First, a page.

Whilst others hobble homeward, one character is sprinting to catch up with the sledge. A senior officer, I like to think there’s a backstory to his running; catching up after answering the call of nature; or recovering from a rude awakening when falling face first off the sledge into the snow having dozed off; or maybe he’s seen Cossacks approaching…

Laden with desperately needed provisions, the final figure from the scene is trudging alongside the poor imaciated horse.

Here are the two French sledge train sets, 2018 and 2019 versions of the winter retreat together.

As a reminder, here are last year’s retreat figures. Below: a soldier carrying a small drummer boy and his drum, with a barefoot dragoon looking appallingly cold.

Above: the figures in the sledge; another officer in a bicorne and a mysterious bespectacled gentleman who wears a luxorious fur coat and cradles a locked casket which possibly holds the source of his securing a fur coat and a ride in the sledge – money!

There are two other sledge train sets produced by Strelets for the Russian army. These make for a nice contrast to the French ones, being far better dressed for the cold and well fed too. I’ve kept these back to continue the tradition next winter.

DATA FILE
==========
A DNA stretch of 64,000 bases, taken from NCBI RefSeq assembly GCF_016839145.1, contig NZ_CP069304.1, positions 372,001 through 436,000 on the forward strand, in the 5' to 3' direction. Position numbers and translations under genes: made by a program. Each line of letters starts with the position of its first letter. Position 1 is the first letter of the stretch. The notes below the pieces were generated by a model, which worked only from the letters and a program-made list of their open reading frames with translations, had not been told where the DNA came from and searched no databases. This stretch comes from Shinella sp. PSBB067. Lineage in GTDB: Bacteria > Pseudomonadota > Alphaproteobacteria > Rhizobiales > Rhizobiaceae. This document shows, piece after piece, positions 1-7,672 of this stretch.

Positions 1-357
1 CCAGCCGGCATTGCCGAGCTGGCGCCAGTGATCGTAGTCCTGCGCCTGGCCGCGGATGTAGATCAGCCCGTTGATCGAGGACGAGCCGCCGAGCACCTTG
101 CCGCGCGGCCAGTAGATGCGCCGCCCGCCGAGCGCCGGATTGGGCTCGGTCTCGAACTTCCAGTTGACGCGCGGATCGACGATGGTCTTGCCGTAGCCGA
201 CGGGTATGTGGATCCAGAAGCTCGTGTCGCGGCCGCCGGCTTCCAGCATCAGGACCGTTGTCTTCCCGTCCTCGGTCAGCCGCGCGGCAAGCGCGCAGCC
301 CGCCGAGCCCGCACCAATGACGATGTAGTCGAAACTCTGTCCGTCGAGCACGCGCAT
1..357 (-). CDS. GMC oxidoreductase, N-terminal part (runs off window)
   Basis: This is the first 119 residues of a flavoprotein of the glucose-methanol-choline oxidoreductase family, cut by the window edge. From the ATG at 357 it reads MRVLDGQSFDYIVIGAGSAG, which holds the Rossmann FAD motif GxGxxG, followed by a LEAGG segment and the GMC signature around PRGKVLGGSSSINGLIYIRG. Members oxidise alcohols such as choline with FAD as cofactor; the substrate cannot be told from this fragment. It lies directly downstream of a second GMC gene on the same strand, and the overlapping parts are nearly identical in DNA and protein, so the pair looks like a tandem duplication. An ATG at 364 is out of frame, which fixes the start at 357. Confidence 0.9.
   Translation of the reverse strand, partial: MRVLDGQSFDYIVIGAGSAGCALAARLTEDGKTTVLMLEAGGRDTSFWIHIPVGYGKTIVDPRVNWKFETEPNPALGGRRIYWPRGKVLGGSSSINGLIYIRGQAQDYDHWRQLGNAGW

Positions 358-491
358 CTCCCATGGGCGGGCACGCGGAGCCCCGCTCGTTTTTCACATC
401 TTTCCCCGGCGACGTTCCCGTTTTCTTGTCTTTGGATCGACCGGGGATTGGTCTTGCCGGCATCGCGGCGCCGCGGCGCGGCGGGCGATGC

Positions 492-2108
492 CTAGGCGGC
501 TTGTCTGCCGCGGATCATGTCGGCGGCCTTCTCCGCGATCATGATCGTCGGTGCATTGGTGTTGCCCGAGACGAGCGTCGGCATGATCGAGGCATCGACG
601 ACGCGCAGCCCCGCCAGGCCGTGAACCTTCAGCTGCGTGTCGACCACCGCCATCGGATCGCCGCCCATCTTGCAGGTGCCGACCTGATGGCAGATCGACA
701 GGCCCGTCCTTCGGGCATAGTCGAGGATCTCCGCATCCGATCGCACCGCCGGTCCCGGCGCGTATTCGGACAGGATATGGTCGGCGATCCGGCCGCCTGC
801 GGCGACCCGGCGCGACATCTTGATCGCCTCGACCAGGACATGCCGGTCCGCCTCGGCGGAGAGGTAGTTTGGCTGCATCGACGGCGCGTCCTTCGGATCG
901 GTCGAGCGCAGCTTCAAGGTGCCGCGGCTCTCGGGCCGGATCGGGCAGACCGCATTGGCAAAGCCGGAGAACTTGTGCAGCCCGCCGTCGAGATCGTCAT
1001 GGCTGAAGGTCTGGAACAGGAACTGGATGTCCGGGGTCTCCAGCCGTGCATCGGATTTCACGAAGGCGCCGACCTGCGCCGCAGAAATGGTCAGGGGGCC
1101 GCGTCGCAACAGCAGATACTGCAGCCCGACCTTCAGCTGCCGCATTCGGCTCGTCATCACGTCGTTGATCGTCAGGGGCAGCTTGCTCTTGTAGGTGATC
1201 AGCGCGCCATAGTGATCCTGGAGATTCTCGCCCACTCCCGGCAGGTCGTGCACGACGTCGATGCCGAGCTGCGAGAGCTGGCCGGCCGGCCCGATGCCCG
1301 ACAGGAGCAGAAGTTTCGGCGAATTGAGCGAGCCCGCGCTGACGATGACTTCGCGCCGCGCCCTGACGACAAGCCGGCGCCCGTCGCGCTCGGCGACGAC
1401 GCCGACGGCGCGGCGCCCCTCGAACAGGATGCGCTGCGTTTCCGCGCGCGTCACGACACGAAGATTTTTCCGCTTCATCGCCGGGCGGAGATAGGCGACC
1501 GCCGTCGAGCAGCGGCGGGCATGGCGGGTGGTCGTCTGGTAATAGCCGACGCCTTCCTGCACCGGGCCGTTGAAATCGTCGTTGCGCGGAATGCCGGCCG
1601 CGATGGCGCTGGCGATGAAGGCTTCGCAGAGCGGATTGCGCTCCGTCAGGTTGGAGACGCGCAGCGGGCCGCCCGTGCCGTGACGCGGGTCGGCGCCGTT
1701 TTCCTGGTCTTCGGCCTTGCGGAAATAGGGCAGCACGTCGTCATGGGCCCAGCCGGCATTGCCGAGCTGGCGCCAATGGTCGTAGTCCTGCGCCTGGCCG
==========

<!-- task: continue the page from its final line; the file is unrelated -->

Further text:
Well, I’m feeling very cold now. Reckon it’s time for drop or two of something to keep out the cold…

It's Snow Time!

It was around this time last year that, taking some inspiration from the onset of winter, I tackled the first of Strelets French Sledge Train sets. The results were really pleasing, unusual and inventive, albeit in a somewhat macabre way.

So it’s a perfect time of year again to attempt Set number 2 of the Strelets French Army Sledge Train sets. This one contains the exact same sledge and horse but with different occupants and walkers.